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Influenza (flu): What to do if your child gets sickIInfluenza (flu): What to do if your child gets sickInfluenza (flu): What to do if your child gets sickEnglishInfectious DiseasesChild (0-12 years);Teen (13-18 years)BodyImmune systemNon-drug treatmentCaregivers Adult (19+)Cough;Fever;Headache;Sore throat2018-09-28T04:00:00ZUpton Allen, MBBS, MSc, FRCPC, FAAP;Shawna Silver, MD, FRCPC, FAAP, PEng;Trent Mizzi, MD, FRCPC7.0000000000000065.0000000000000650.000000000000Health (A-Z) - ProcedureHealth A-Z<p>Information about how to care for your child if they get the flu.</p><a href="/Article?contentid=1110&language=English">Influenza</a> (the flu) is a respiratory infection that affects the nose, throat and lungs. It is caused by a virus. The flu is more common in the fall and winter.<p></p><p>If your child is older than six months and is otherwise healthy, keep them home for a few days. Make sure your child gets plenty of rest, stays hydrated, and their fever and pain is managed.</p> ​<h2>Key points</h2> <ul> <li>Most of the time, a flu infection will give mild symptoms</li> <li>Keep your child hydrated by giving small amount of fluids but frequently</li> <li>Treat your child's fever and pain by giving them acetaminophen or ibuprofen</li> <li>The best way to avoid spreading the flu is to get the flu shot, keep away from infected people and regularly wash your hands.</li> </ul><h2>If the symptoms get worse</h2><p>Call your doctor if the above measures do not relieve your child's flu symptoms and your child feels worse or if you are worried.</p><h3>Go see a doctor or to hospital if your baby is less than three months old and:</h3><ul><li>has a fever</li><li>has fast or difficult breathing</li><li>is vomiting or not feeding. </li></ul><h3>Go see a doctor if your child:</h3><ul><li>is more sleepy than usual</li><li>is more fussy than usual</li><li>is not drinking enough fluids or has not peed at least every six hours when awake</li><li>is vomiting</li><li>is having chest or stomach pain</li><li>is not feeling better after five days or gets better but then suddenly gets worse. </li></ul><h3>Call 911 or go to the nearest emergency department immediately if your child:</h3><ul><li>is breathing quickly, or seems to be working hard to breathe</li><li>is very weak, dizzy, hard to wake up or does not respond well</li><li>is very fussy or cannot be comforted</li><li>is limping or refusing to walk</li><li>has bluish or dark-coloured lips or skin</li><li>has a stiff neck, severe headache or a seizure</li><li>has a very fast heart rate, even when the fever is down. </li></ul><p>If you have any concerns, call your doctor or your local public health agency. In Ontario, you can also call TeleHealth Ontario at 1-866-797-0000.</p><h2>At the hospital</h2><p>If your child needs to stay in hospital they will be placed in a single room. They may be given intravenous fluids, antiviral medicine and antibiotics. Some children may also need oxygen.</p><p>To prevent other children and people in the hospital from getting the flu, your child will have to stay in their room. Hospital staff will be wearing a mask, eye protection, gloves and gowns when they visit. Wash your hands often, either with alcohol-based hand rubs, or soap and water, before and after touching your child and before leaving your child's room. Hospital staff should wash their hands as well.</p><p>If you or anyone else who has visited becomes ill with symptoms of the flu, let your child's doctor or nurse know.</p><h2>Treating a mild infection</h2> <p>If your child has the flu, there are things you can do to make them feel better and avoid spreading the virus to others. Treatment for mild flu infection is focused on the symptoms the person is feeling. It means mainly keeping your child hydrated and comfortable. Try giving frequent small quantities of fluids. This will keep your child <a href="/Article?contentid=776&language=English">hydrated</a>. Fluids should not contain caffeine.</p> <p>If your child has a fever, aches and pains you can give them <a href="/Article?contentid=62&language=English">acetaminophen</a> or <a href="/Article?contentid=153&language=English">ibuprofen</a>. Do not give <a href="/Article?contentid=77&language=English">acetylsalicylic acid (ASA)</a> to a child under 16 years of age. Do not give cough medicines to children under six years of age. Always read the label before giving any medicine.</p> <p>In addition to fluids and pain medicine, other ways to treat flu symptoms include:</p> <ul> <li>applying heat on painful areas for short periods of time using a hot water bottle or heating pad to reduce muscle pain</li> <li>taking a warm bath</li> <li>gargling with a glass of warm water</li> <li>using saline drops or spray and suction to clear a stuffy nose </li><li>keeping your home smoke free.</li> </ul>
Influenza (grippe) : Que faire si votre enfant la contracteIInfluenza (grippe) : Que faire si votre enfant la contracteInfluenza (flu): What to do if your child gets sickFrenchInfectious DiseasesChild (0-12 years);Teen (13-18 years)BodyImmune systemNon-drug treatmentCaregivers Adult (19+)Cough;Fever;Headache;Sore throat2018-09-28T04:00:00ZUpton Allen, MBBS, MSc, FRCPC, FAAP;Shawna Silver, MD, FRCPC, FAAP, PEng7.0000000000000065.0000000000000650.000000000000Health (A-Z) - ProcedureHealth A-Z<p>Renseignez-vous sur les soins à apporter à votre enfant s'il contracte la grippe.</p><a href="https://akhpub.aboutkidshealth.ca/article?contentid=763&language=French">L'influenza</a> (grippe) est une infection respiratoire qui atteint le nez, la gorge et les poumons. Cette infection causée par un virus est plus répandue durant l'automne et l'hiver.<p></p><p>Si votre enfant est âgé de plus de six mois, et qu'il est par ailleurs en santé, gardez-le à la maison quelques jours s'il est grippé. Assurez-vous qu'il se repose suffisamment et qu'il reste bien hydraté et apaisez sa fièvre et ses courbatures.<br></p><h2>À retenir</h2> <ul><li>En règle générale, les symptômes de la grippe sont bénins. </li> <li>Pour vous assurer que votre enfant demeure hydraté, faites-lui boire fréquemment de petites quantités de liquides. </li> <li>Soulagez la fièvre et les douleurs de votre enfant à l'aide d'acétaminophène (Tylenol, Tempra) ou d'ibuprofène (Advil, Motrin). </li> <li>Pour éviter de propager la grippe, les meilleurs moyens sont de se faire vacciner, de ne pas fréquenter de personnes infectées et de se laver les mains régulièrement.​</li></ul><h2>Si les symptômes s'aggravent </h2><p>Communiquez avec votre médecin si ces mesures n'atténuent pas les symptômes de la grippe de votre enfant ou si son état s'aggrave ou vous inquiète. </p><h3>Consultez un m​édecin ou rendez-vous à l' hôpital si votre bébé est âgé de moins de 3 mois et qu'il : </h3><ul><li>a de la fièvre, </li><li>respire rapidement ou difficilement, </li><li>vomit ou refuse les tétés. </li></ul><h3>Consultez un​ médecin si votre enfant : </h3><ul><li>est plus somnolent que d’habitude,</li><li>est plus grincheux que d’habitude,</li><li>ne boit pas assez de liquides ou n'urine pas au moins toutes les six heures quand il est réveillé,</li><li>vomit,</li><li>a mal à la poitrine ou à l’estomac,</li><li>ne se sent pas mieux au bout de cinq jours ou bien son état s'améliore, puis s'aggrave soudainement.</li></ul><h3>Composez​ le 911 ou rendez-vous immédiatement aux services d'urgence les plus proches si votre enfant : </h3><ul><li>respire rapidement ou semble y travailler fort,</li><li>se sent faible ou étourdi, est difficile à réveiller ou ne réagit pas,</li><li>est très grincheux et vous n’arrivez pas à le réconforter,</li><li>boite ou refuse de marcher,<br></li><li>ses lèvres ou sa peau sont bleuâtres ou d'une teinte foncée,</li><li>a le cou rigide, a un mal de tête sévère, ou est pris de convulsions,</li><li>a un rythme cardiaque très rapide, même lorsque la fièvre s’est abaissée.</li></ul><p>Si vous vous préoccupez de l'état de votre enfant, communiquez avec votre médecin ou avec votre service de santé publique local. En Ontario, vous pouvez aussi appeler Télésanté Ontario au 1-866-797-0000. </p><h2>À l'hôpital </h2><p>Si votre enfant est hospitalisé, on lui attribuera une chambre privée. On pourrait lui administrer des liquides par voie intraveineuse, des médicaments antiviraux et des antibiotiques. Certains enfants ont aussi parfois besoin d' oxygène. </p><p>Pour éviter que votre enfant transmette la grippe à d'autres enfants et aux adultes, il devra demeurer dans sa chambre d'hôpital. Quand les membres du personnel viendront auprès de lui, ils porteront un masque, des lunettes de protection, des gants et une chemise. Lavez-vous les mains souvent à l'aide d'un désinfectant à base d'alcool ou d'eau et de savon. Il est impératif que vous le fassiez avant de toucher votre enfant et après, et avant de quitter la chambre. Les membres du personnel doivent aussi suivre les règles d'une bonne hygiène des mains. </p><p>Si vous ou une autre personne ayant visité votre enfant présentez des symptômes de la grippe, dites-le au médecin ou à l'infirmier qui s'occupe de votre enfant. </p><h2>Soins d'une infection bénig​ne </h2><p>Si votre enfant est grippé, voici ce que vous pouvez faire pour le soulager et éviter qu'il propage le virus. Les soins prodigués dans le cas d'une infection bénigne visent à atténuer les symptômes, ce qui veut dire avant tout de vous assurer que votre enfant est bien hydraté et à l'aise. Pour éviter qu'il se <a href="/Article?contentid=776&language=French">déshydrate</a>, essayez de lui faire boire fréquemment de petites quantités de liquides sans caféine. </p><p>S'il est fiévreux et se plaint de douleurs, vous pouvez lui donner de l'<a href="/Article?contentid=62&language=French">acé​taminophène</a> (Tylenol ou Tempra) ou de l'<a href="/Article?contentid=153&language=French">ibuprofène</a> (Advil ou Motrin). Ne donnez pas d'<a href="/Article?contentid=77&language=French">Aspirine</a> (acide acétylsalicylique ou ASA) à un enfant âgé de moins de 16 ans. Les sirops contre la toux sont aussi à proscrire chez les enfants âgés de moins de 6 ans. Lisez l'étiquette de tous les médicaments avant de les administrer. </p><p>En plus des liquides et des analgésiques, voici d'autres façons de soulager les symptômes de la grippe : </p><ul><li>appliquer de la chaleur sur les muscles endoloris à l' aide d' une bouillotte ou d' un coussin chauffant, </li><li>prendre un bain chaud, </li><li>se gargariser avec de l'eau tiède, </li><li>pour un <a href="/Article?contentid=778&language=French">nez congestionné</a>, utiliser un vaporisateur ou des gouttes de solution saline et une poire à succion. </li></ul><p>Faites de votre domicile un milieu sans fumée.</p>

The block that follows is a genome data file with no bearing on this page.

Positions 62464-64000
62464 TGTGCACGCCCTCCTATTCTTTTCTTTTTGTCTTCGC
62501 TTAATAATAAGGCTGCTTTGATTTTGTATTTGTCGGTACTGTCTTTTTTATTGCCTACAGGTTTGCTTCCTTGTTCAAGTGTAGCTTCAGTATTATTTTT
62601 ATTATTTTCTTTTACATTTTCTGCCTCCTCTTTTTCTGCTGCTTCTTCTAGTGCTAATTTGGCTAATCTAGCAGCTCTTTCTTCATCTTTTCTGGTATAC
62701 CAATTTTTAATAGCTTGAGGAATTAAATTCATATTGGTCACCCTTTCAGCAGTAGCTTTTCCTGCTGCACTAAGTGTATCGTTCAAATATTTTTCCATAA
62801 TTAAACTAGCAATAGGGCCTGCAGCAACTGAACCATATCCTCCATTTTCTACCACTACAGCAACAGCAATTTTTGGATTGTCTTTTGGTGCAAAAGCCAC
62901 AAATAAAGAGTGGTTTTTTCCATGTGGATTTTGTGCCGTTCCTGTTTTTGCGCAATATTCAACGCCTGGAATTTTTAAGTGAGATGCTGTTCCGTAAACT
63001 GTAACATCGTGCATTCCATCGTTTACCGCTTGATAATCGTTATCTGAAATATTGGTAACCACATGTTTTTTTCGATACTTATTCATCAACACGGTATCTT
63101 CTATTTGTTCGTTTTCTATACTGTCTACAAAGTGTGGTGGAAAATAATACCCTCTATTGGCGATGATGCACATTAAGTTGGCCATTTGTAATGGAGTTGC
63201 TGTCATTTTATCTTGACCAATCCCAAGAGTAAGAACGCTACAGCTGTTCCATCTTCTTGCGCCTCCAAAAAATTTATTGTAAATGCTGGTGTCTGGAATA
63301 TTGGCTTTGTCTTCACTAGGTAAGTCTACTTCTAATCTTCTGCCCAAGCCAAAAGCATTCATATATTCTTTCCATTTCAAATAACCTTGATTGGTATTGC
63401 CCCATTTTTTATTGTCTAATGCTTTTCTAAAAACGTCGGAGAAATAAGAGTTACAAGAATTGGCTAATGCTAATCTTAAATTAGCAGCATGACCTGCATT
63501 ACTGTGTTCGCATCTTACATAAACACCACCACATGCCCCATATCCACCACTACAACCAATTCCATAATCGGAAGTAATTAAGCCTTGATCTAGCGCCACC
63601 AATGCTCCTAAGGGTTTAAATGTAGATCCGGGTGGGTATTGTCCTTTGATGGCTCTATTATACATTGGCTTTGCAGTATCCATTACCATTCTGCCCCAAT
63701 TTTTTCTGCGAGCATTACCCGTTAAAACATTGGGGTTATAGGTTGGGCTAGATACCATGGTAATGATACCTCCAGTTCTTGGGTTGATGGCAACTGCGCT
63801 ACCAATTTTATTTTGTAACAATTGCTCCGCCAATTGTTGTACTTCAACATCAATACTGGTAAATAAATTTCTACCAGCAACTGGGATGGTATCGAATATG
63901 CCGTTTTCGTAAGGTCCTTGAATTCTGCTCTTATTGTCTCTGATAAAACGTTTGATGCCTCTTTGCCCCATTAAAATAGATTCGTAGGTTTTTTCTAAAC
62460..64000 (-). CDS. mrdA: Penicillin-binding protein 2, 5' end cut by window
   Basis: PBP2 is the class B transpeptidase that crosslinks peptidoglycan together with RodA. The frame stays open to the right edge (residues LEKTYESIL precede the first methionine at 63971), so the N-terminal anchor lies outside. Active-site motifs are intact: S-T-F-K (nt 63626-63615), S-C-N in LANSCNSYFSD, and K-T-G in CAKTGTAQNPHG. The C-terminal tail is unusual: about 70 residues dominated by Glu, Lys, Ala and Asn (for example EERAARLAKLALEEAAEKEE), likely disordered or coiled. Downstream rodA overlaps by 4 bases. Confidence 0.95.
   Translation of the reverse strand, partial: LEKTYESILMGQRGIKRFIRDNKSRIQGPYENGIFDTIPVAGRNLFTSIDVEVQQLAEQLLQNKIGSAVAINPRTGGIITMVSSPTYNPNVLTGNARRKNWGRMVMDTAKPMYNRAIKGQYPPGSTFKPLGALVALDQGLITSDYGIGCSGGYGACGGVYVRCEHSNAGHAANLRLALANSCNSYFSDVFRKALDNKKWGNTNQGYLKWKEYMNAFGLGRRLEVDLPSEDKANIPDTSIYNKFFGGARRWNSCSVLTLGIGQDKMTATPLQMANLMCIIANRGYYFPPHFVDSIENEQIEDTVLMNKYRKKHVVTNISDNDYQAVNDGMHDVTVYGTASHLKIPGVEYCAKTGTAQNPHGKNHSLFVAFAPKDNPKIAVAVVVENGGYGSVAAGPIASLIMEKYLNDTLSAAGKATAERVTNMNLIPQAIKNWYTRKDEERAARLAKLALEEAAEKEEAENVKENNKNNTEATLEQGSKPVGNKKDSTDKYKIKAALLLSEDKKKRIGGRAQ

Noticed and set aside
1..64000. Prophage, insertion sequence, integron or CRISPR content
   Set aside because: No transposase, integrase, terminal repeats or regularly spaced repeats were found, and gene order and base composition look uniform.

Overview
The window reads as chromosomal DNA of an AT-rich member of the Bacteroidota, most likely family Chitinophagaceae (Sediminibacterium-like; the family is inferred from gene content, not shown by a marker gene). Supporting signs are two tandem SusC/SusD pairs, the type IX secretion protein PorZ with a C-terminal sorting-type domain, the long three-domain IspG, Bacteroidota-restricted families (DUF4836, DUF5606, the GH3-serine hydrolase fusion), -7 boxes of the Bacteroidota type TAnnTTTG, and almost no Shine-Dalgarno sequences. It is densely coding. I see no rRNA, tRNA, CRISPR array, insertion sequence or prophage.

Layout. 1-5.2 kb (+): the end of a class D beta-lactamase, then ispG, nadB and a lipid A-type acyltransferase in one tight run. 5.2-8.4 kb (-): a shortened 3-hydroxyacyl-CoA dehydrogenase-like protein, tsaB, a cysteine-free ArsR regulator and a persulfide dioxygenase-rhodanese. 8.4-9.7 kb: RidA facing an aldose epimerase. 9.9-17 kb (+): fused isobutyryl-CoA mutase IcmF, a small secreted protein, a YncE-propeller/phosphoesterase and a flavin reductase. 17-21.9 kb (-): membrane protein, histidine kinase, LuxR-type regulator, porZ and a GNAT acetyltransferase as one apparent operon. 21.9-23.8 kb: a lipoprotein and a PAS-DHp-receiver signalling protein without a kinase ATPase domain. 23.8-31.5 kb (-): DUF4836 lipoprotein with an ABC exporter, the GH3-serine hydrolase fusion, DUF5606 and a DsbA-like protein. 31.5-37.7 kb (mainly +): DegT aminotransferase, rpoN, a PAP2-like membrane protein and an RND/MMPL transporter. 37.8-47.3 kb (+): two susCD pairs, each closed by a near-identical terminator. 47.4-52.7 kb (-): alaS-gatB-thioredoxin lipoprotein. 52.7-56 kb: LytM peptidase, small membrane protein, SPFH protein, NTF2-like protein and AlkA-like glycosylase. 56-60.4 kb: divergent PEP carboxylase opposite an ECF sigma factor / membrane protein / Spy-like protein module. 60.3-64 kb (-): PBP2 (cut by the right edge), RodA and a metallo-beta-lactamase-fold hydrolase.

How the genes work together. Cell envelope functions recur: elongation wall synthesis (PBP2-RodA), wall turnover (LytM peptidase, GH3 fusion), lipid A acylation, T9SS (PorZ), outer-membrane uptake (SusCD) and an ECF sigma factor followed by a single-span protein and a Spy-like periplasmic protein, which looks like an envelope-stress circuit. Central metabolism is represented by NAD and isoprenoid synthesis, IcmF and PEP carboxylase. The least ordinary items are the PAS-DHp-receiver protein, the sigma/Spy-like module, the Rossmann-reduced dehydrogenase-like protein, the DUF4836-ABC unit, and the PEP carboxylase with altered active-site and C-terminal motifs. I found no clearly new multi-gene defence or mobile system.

Influenza (flu): What to do if your child gets sick969.000000000000Influenza (flu): What to do if your child gets sickInfluenza (flu): What to do if your child gets sickIEnglishInfectious DiseasesChild (0-12 years);Teen (13-18 years)BodyImmune systemNon-drug treatmentCaregivers Adult (19+)Cough;Fever;Headache;Sore throat2018-09-28T04:00:00ZUpton Allen, MBBS, MSc, FRCPC, FAAP;Shawna Silver, MD, FRCPC, FAAP, PEng;Trent Mizzi, MD, FRCPC7.0000000000000065.0000000000000650.000000000000Health (A-Z) - ProcedureHealth A-Z<p>Information about how to care for your child if they get the flu.</p><a href="/Article?contentid=1110&language=English">Influenza</a> (the flu) is a respiratory infection that affects the nose, throat and lungs. It is caused by a virus. The flu is more common in the fall and winter.<p></p><p>If your child is older than six months and is otherwise healthy, keep them home for a few days. Make sure your child gets plenty of rest, stays hydrated, and their fever and pain is managed.</p> ​<h2>Mild infection, mild symptoms</h2> <p>Most people who get ill from the flu will only get a mild infection. A mild flu infection may cause the following symptoms:</p> <ul> <li>sudden onset of a high fever</li> <li>headache</li> <li>general aches and pains</li> <li>fatigue and weakness</li> <li>a runny stuffy nose</li> <li>a sore throat</li> <li>a cough</li> <li>sneezing</li> </ul> <p>It may take several days to start feeling better. Most of these symptoms usually last for two to seven days. The cough and weakness can last for up to six weeks. This can make exercise and day-to-day activities difficult.</p><h2>Key points</h2> <ul> <li>Most of the time, a flu infection will give mild symptoms</li> <li>Keep your child hydrated by giving small amount of fluids but frequently</li> <li>Treat your child's fever and pain by giving them acetaminophen or ibuprofen</li> <li>The best way to avoid spreading the flu is to get the flu shot, keep away from infected people and regularly wash your hands.</li> </ul><h2>If the symptoms get worse</h2><p>Call your doctor if the above measures do not relieve your child's flu symptoms and your child feels worse or if you are worried.</p><h3>Go see a doctor or to hospital if your baby is less than three months old and:</h3><ul><li>has a fever</li><li>has fast or difficult breathing</li><li>is vomiting or not feeding. </li></ul><h3>Go see a doctor if your child:</h3><ul><li>is more sleepy than usual</li><li>is more fussy than usual</li><li>is not drinking enough fluids or has not peed at least every six hours when awake</li><li>is vomiting</li><li>is having chest or stomach pain</li><li>is not feeling better after five days or gets better but then suddenly gets worse. </li></ul><h3>Call 911 or go to the nearest emergency department immediately if your child:</h3><ul><li>is breathing quickly, or seems to be working hard to breathe</li><li>is very weak, dizzy, hard to wake up or does not respond well</li><li>is very fussy or cannot be comforted</li><li>is limping or refusing to walk</li><li>has bluish or dark-coloured lips or skin</li><li>has a stiff neck, severe headache or a seizure</li><li>has a very fast heart rate, even when the fever is down. </li></ul><p>If you have any concerns, call your doctor or your local public health agency. In Ontario, you can also call TeleHealth Ontario at 1-866-797-0000.</p><h2>At the hospital</h2><p>If your child needs to stay in hospital they will be placed in a single room. They may be given intravenous fluids, antiviral medicine and antibiotics. Some children may also need oxygen.</p><p>To prevent other children and people in the hospital from getting the flu, your child will have to stay in their room. Hospital staff will be wearing a mask, eye protection, gloves and gowns when they visit. Wash your hands often, either with alcohol-based hand rubs, or soap and water, before and after touching your child and before leaving your child's room. Hospital staff should wash their hands as well.</p><p>If you or anyone else who has visited becomes ill with symptoms of the flu, let your child's doctor or nurse know.</p><h2>Treating a mild infection</h2> <p>If your child has the flu, there are things you can do to make them feel better and avoid spreading the virus to others. Treatment for mild flu infection is focused on the symptoms the person is feeling. It means mainly keeping your child hydrated and comfortable. Try giving frequent small quantities of fluids. This will keep your child <a href="/Article?contentid=776&language=English">hydrated</a>. Fluids should not contain caffeine.</p> <p>If your child has a fever, aches and pains you can give them <a href="/Article?contentid=62&language=English">acetaminophen</a> or <a href="/Article?contentid=153&language=English">ibuprofen</a>. Do not give <a href="/Article?contentid=77&language=English">acetylsalicylic acid (ASA)</a> to a child under 16 years of age. Do not give cough medicines to children under six years of age. Always read the label before giving any medicine.</p> <p>In addition to fluids and pain medicine, other ways to treat flu symptoms include:</p> <ul> <li>applying heat on painful areas for short periods of time using a hot water bottle or heating pad to reduce muscle pain</li> <li>taking a warm bath</li> <li>gargling with a glass of warm water</li> <li>using saline drops or spray and suction to clear a stuffy nose </li><li>keeping your home smoke free.</li> </ul><h2>Prevent spreading the flu</h2><p>The <a href="/Article?contentid=1111&language=English">flu vaccine</a> is the best prevention against getting the flu. In Ontario, the vaccine is given free of charge at doctors' offices, clinics and pharmacies. The vaccine can be given to children more than six months of age. For tips on how to make vaccinations as easy and pain-free as possible, please read the articles, <a href="/Article?contentid=989&language=English">Pain-free injections in babies</a> and <a href="/Article?contentid=990&language=English">Pain-free injections in children over one year of age</a>.</p><p>The flu spreads very easily from an infected person to others through coughing and sneezing. It is also spread by touching objects someone with the flu has touched. Continue good hygiene practices by <a href="/Article?contentid=1981&language=English">washing your hands</a> well and often. Keep your hands away from your face because the flu virus enters your body through your eyes, nose and mouth. Keep the surfaces that people touch in your home clean. Cough and sneeze into your arm or sleeve.</p><img alt="" src="https://assets.aboutkidshealth.ca/AKHAssets/influenza_what_to_do.jpg" style="BORDER:0px solid;" />https://assets.aboutkidshealth.ca/AKHAssets/influenza_what_to_do.jpgInfluenza (flu): What to do if your child gets sickFalse